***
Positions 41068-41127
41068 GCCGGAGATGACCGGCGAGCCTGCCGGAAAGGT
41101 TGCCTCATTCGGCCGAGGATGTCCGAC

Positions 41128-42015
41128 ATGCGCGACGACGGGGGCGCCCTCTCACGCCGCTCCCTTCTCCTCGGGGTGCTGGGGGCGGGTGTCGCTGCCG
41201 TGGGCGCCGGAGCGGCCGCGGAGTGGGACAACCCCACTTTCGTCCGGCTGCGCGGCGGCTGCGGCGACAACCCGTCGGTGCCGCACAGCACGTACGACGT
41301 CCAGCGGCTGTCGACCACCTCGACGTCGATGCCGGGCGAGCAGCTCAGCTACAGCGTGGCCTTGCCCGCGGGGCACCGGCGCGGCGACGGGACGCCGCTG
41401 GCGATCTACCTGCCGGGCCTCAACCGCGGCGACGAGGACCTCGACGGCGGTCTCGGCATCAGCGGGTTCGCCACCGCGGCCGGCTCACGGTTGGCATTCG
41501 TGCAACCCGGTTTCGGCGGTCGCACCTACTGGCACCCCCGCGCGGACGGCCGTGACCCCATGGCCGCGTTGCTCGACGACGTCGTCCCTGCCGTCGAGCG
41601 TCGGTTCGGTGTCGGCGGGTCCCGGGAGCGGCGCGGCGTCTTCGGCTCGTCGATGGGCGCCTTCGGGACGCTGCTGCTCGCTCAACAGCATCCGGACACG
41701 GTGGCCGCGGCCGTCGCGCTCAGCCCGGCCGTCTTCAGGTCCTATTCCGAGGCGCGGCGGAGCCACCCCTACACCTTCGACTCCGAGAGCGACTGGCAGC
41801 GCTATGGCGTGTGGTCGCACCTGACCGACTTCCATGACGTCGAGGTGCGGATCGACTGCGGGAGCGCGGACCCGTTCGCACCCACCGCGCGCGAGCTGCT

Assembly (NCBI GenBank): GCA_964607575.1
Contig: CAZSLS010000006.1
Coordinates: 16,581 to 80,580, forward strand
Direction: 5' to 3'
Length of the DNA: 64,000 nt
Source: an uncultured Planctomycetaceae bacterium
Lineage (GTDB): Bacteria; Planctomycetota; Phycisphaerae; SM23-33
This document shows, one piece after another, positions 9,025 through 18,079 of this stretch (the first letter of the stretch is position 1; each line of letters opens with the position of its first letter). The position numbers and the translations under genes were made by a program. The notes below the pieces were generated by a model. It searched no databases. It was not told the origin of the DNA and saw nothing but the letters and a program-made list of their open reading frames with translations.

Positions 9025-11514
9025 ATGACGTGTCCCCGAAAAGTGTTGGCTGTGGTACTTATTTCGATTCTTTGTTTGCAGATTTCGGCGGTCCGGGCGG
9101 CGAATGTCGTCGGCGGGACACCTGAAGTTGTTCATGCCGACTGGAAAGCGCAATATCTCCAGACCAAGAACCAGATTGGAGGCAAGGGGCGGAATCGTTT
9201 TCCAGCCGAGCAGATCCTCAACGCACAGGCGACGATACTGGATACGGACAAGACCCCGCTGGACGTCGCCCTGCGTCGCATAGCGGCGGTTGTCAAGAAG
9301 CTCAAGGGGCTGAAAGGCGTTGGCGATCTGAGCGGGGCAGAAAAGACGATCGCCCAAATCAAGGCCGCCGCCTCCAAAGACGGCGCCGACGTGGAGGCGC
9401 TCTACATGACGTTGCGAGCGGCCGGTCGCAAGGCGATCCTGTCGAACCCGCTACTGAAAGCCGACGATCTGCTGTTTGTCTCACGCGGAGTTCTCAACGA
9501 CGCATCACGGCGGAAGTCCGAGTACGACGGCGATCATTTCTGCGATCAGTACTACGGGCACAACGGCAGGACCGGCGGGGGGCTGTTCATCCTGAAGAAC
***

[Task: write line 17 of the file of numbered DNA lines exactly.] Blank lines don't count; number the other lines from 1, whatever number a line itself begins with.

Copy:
Length of the DNA: 64,000 nt